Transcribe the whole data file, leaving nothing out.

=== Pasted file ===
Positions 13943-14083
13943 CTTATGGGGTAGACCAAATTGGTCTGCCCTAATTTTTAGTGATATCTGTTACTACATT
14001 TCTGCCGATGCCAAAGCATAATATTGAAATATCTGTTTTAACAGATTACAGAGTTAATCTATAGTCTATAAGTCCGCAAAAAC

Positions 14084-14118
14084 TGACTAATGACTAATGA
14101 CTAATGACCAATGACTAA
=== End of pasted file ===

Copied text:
Positions 13943-14083
13943 CTTATGGGGTAGACCAAATTGGTCTGCCCTAATTTTTAGTGATATCTGTTACTACATT
14001 TCTGCCGATGCCAAAGCATAATATTGAAATATCTGTTTTAACAGATTACAGAGTTAATCTATAGTCTATAAGTCCGCAAAAAC

Positions 14084-14118
14084 TGACTAATGACTAATGA
14101 CTAATGACCAATGACTAA